On 20 February 2017, DWP launched a green paper entitled “Security and Sustainability in Defined Benefit Pension Schemes”, with responses due in by 14 May 2017. Having previously advised trustees and employers about funding defined benefits pension schemes from within private sector actuarial consultancies, I had then been employed by GAD for 27 years. Presented entirely personally, my views may well have differed from those held by other actuaries working within GAD at the time, including those advising DWP in relation to that consultation.
Nor do my views appear to be widely held by the actuaries officially representing the UK actuarial profession, at least not yet. It is important to note that the main DB funding problems currently faced stem from the 2003 EU Pensions Directive, upon which UK actuaries provided advice so perhaps this did stem from HM Government's policy choices or deeds.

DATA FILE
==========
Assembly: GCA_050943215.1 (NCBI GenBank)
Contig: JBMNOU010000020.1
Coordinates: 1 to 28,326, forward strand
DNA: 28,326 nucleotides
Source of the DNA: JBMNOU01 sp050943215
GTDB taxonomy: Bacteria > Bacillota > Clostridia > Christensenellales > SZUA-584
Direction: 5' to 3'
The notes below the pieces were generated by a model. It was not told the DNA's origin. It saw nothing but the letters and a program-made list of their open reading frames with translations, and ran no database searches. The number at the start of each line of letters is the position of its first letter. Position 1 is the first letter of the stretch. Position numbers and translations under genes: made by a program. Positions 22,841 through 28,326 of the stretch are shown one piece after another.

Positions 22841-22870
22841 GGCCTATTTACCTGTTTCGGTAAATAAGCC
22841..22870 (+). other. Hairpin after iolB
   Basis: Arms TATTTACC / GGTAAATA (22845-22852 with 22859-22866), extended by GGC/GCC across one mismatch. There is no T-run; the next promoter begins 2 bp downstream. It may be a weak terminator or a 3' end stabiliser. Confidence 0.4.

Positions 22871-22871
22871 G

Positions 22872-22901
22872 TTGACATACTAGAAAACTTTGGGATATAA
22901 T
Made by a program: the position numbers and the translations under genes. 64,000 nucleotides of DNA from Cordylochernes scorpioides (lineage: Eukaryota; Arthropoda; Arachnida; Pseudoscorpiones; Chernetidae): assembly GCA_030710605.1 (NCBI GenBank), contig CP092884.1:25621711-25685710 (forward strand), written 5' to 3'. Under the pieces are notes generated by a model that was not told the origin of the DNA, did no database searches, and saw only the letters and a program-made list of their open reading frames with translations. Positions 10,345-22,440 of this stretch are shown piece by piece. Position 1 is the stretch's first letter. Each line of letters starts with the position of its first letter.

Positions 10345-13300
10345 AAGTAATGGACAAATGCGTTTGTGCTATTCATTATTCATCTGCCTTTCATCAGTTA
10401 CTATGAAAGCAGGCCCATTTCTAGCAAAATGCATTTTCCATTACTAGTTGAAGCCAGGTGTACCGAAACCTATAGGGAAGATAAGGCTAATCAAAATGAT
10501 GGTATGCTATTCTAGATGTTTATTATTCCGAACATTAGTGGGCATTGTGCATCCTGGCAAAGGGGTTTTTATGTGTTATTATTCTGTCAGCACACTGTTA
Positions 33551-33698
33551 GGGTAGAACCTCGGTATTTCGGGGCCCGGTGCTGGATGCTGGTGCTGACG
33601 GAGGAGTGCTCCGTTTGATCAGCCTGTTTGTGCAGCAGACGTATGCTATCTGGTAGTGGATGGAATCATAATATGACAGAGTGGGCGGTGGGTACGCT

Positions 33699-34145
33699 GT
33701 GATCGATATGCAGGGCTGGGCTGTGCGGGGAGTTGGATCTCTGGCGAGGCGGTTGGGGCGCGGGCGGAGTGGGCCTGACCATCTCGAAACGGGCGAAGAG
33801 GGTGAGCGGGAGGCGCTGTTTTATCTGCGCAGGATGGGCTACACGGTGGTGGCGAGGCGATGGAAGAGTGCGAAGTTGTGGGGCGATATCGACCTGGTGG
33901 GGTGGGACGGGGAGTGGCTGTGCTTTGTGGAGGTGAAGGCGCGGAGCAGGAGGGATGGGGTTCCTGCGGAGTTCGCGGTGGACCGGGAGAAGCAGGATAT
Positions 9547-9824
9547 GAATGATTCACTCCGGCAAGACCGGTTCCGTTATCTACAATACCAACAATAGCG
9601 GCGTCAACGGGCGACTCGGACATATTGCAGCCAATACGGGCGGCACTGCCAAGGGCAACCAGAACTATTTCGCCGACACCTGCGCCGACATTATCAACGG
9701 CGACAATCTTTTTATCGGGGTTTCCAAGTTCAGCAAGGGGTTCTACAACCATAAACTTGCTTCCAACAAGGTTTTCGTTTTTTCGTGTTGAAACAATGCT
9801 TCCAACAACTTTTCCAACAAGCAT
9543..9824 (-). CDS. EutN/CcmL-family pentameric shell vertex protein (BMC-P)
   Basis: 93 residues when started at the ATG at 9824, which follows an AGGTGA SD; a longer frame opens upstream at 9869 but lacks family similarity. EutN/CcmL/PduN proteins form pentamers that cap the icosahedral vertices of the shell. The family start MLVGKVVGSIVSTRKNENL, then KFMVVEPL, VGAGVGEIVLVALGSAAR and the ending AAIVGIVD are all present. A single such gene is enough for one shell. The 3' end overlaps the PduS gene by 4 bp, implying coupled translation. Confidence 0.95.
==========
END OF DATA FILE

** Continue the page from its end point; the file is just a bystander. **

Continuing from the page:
Having borrowed or stolen from many others, who may also not agree with me, I am grateful to all of them. My submission is in two parts, a shorter note (PDF) and a longer presentation (PPTX). My four recommendations were as follows.
Personal Response To Question 1 For forward budgeting purposes for periods of time of, say, at least 10 years, the UK DB regime should be amended in three ways.
1. The requirement that assets be taken at market value should be removed.
2. Where the trustees and sponsors agree to use stochastic cashflow projections, the requirement to show a discounted capital value of future benefit cashflows should be removed.
3. Where discounting is to be used, it should be made more explicit that linking the discount rate to bonds needs to be specifically justified as appropriate. Any discount rates should be realistically based upon assets (as already specifically permitted).
Personal Response To Question 2 Funding defined benefits is a highly complex issue. There is no point in linking the funding requirements to what most members can be expected to understand because that will lead to too much simplification. To quote Einstein, the material provided should be as simple as, but no simpler than, sensible.